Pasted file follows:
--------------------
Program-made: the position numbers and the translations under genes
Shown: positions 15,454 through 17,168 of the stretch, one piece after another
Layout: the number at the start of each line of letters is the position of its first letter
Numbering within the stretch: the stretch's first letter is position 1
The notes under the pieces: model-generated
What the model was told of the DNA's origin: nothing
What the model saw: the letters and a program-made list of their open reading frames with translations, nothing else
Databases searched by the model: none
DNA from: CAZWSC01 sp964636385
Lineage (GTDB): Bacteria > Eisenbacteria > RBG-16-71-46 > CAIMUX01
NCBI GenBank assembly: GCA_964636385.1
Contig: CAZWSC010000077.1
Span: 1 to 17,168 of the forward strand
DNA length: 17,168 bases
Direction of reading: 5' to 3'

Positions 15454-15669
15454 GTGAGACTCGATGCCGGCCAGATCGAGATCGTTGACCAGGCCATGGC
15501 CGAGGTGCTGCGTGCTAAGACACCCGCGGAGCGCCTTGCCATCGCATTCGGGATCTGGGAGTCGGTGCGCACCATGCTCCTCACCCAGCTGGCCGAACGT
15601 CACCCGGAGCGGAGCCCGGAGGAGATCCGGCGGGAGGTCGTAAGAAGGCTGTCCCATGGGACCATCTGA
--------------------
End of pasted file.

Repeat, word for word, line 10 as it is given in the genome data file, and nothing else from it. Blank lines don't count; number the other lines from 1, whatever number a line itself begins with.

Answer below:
Lineage (GTDB): Bacteria > Eisenbacteria > RBG-16-71-46 > CAIMUX01